You can’t see it in this video, but a car drives up and parks nearby just as our training session begins. People get out. The timing is unfortunate because we’ve just begun. Crush immediately reacts by trotting off with a tight back. He loses all focus on me. A major goal in his training is to direct his attention to me, his trainer and eventual rider, at all times. This is for safety first and foremost, but it is also necessary for our success together as a team. Horses do not naturally have long attention spans. They don’t need them in their world, so we must develop them.
On this day, I am preparing to get on Crush for the first time so it’s especially helpful to have this discussion about staying focused on me. If I were to get on him after allowing him to focus on his surroundings, it probably wouldn’t be such a great ride. He would likely find more things to react to. I want him to react to me and me alone. Each time the horse loses focus on me and is distracted by something outside of our training, I have lost him and I must bring him back.
Crush has been ridden before, but this will be his and my first ride and I can tell you from a lot of experience, horses do not forget their first time – ever. I get one chance to get this right and everything else I do with him will be built on this. I’m glad I get to address his distraction/reaction before I get on. We will have this same discussion many times because horses are wired to react to things in the environment around them. I am asking him to do something that goes against his nature – to pay attention only to me and not to his surroundings. With time and positive reinforcement, his attention span will expand. Each horse is different and some find the ability to focus on me and our work rather quickly, others take more time. It eventually happens with every horse as long as I am consistent.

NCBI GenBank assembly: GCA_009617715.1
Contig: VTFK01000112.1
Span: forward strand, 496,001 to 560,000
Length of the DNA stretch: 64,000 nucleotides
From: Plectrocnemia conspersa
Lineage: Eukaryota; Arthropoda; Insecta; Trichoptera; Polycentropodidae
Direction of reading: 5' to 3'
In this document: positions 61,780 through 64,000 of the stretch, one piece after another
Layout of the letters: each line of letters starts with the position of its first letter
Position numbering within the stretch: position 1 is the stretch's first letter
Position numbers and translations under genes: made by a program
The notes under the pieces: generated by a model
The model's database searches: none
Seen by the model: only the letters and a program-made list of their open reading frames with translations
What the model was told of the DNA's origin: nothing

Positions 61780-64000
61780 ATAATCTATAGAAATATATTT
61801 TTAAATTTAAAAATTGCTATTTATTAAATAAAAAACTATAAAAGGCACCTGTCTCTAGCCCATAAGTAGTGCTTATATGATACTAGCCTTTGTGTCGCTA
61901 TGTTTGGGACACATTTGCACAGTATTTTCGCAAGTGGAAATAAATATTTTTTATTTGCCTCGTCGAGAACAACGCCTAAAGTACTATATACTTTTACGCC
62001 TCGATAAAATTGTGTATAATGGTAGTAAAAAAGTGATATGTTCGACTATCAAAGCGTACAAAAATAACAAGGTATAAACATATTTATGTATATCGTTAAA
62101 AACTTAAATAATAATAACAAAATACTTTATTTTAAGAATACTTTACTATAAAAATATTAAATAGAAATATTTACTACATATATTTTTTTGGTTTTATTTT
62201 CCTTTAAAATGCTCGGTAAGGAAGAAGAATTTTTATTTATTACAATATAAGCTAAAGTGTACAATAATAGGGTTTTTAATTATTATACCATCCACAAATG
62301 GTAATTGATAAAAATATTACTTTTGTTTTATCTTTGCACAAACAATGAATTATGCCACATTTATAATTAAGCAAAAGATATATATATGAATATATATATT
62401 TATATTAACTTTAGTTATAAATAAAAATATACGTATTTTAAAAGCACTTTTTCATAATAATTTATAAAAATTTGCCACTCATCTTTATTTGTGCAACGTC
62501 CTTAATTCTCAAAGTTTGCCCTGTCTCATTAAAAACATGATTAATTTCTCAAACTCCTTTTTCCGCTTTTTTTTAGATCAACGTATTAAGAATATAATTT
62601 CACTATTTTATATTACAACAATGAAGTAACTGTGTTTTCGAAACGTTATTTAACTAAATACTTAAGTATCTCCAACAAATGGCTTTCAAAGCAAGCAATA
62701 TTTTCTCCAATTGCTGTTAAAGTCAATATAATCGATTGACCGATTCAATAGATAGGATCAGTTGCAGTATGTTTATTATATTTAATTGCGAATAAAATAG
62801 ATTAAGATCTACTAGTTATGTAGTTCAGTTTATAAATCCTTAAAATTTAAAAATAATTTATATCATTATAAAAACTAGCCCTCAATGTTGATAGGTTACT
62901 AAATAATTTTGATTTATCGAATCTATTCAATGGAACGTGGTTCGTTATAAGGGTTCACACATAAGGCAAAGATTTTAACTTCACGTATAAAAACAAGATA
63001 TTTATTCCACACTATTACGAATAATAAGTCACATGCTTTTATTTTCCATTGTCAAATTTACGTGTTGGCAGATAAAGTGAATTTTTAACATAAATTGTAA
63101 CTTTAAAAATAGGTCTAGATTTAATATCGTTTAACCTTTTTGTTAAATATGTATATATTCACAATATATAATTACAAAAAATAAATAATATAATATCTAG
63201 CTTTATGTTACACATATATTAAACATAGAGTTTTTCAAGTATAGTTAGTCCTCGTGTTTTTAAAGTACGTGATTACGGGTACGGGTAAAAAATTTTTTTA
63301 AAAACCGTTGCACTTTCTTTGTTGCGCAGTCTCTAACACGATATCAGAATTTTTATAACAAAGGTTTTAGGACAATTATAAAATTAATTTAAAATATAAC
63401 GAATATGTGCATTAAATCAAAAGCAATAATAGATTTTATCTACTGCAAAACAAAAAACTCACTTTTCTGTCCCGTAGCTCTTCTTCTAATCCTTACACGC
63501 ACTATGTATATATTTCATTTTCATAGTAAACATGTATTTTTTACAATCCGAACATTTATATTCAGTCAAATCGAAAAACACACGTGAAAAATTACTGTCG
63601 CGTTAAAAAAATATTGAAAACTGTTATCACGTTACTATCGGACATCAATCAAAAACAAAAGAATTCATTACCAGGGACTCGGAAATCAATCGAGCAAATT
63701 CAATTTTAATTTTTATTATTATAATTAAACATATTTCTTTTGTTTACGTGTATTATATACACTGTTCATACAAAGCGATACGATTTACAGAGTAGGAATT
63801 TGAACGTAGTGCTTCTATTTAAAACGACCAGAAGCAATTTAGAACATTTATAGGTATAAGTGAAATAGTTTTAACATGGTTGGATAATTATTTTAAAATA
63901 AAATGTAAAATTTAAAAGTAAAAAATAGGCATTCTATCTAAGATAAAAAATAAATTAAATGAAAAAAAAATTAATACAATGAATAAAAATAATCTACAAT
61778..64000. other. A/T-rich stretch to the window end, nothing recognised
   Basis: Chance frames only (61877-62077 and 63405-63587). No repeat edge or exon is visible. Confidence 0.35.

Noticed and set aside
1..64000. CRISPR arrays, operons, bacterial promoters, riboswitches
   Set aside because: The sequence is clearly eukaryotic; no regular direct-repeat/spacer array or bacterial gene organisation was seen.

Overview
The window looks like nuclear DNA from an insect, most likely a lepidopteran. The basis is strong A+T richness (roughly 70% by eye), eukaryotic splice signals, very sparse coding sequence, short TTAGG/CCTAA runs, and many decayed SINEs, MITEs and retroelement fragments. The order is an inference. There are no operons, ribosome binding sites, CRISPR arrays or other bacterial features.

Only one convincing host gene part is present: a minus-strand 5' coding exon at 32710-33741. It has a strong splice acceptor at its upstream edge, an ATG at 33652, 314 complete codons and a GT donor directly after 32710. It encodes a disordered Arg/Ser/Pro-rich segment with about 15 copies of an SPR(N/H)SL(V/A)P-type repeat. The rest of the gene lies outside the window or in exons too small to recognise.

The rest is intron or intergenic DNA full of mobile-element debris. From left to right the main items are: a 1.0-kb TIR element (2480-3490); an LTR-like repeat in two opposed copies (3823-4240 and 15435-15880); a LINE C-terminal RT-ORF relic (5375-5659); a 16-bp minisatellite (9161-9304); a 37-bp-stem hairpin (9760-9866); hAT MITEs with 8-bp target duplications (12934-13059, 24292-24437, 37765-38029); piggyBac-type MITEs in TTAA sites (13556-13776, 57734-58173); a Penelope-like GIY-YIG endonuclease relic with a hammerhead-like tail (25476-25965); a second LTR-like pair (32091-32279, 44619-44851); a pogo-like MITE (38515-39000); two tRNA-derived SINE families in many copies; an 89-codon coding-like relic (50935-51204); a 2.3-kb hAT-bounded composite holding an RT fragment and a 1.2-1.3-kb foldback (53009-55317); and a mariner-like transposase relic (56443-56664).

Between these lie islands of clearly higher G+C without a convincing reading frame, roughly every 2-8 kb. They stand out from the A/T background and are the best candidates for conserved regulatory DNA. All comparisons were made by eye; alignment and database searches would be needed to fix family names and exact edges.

Horses are by nature reactive. This means I must spend time and effort to direct and manage their reactions. In this case, I give him several serious tugs on the lunge line to get his focus back to me. Then we move on with our work. My reaction to his reaction is direct, clear and nets the desired result.
As you will notice, I don’t ride Crush for long. Today I want to get a feel for him and more importantly, I want to end this session with Crush thinking how easy and uneventful it was. That will be our foundation if everything goes as planned. During this short ride, I sense he is a bit nervous. I will keep our rides short until he realizes riding is no big deal and is completely relaxed. I expect this will happen in only a matter of days. Reasons he might be a bit nervous are the fact that there are no other horses training—racehorses are used to training in the company of other horses—or that the training area is very small compared to what he’s accustomed to. I can’t know for sure, but I can listen to what he’s telling me about how he feels and make sure this ride is a positive experience. That is how we move forward without dragging his anxiety with us.